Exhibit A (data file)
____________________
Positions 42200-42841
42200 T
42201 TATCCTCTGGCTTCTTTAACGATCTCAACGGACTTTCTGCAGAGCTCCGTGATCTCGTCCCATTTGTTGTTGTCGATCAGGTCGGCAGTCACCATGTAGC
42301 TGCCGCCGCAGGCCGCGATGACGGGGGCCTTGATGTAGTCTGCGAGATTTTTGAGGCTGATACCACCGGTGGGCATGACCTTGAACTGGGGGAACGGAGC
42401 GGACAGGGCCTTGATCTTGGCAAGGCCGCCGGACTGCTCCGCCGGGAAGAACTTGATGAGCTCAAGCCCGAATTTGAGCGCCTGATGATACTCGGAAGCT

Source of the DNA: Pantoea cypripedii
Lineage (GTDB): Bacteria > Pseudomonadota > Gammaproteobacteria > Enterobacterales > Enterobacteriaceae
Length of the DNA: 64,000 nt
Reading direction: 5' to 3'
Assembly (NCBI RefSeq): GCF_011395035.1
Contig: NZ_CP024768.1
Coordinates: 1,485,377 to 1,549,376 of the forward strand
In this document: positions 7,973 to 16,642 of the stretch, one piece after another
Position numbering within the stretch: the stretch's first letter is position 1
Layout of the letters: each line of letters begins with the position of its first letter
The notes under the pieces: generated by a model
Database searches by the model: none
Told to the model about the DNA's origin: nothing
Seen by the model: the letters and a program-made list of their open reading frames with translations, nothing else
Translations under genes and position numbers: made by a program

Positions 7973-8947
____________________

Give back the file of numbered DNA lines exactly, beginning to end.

Positions 42200-42841
42200 T
42201 TATCCTCTGGCTTCTTTAACGATCTCAACGGACTTTCTGCAGAGCTCCGTGATCTCGTCCCATTTGTTGTTGTCGATCAGGTCGGCAGTCACCATGTAGC
42301 TGCCGCCGCAGGCCGCGATGACGGGGGCCTTGATGTAGTCTGCGAGATTTTTGAGGCTGATACCACCGGTGGGCATGACCTTGAACTGGGGGAACGGAGC
42401 GGACAGGGCCTTGATCTTGGCAAGGCCGCCGGACTGCTCCGCCGGGAAGAACTTGATGAGCTCAAGCCCGAATTTGAGCGCCTGATGATACTCGGAAGCT

Source of the DNA: Pantoea cypripedii
Lineage (GTDB): Bacteria > Pseudomonadota > Gammaproteobacteria > Enterobacterales > Enterobacteriaceae
Length of the DNA: 64,000 nt
Reading direction: 5' to 3'
Assembly (NCBI RefSeq): GCF_011395035.1
Contig: NZ_CP024768.1
Coordinates: 1,485,377 to 1,549,376 of the forward strand
In this document: positions 7,973 to 16,642 of the stretch, one piece after another
Position numbering within the stretch: the stretch's first letter is position 1
Layout of the letters: each line of letters begins with the position of its first letter
The notes under the pieces: generated by a model
Database searches by the model: none
Told to the model about the DNA's origin: nothing
Seen by the model: the letters and a program-made list of their open reading frames with translations, nothing else
Translations under genes and position numbers: made by a program

Positions 7973-8947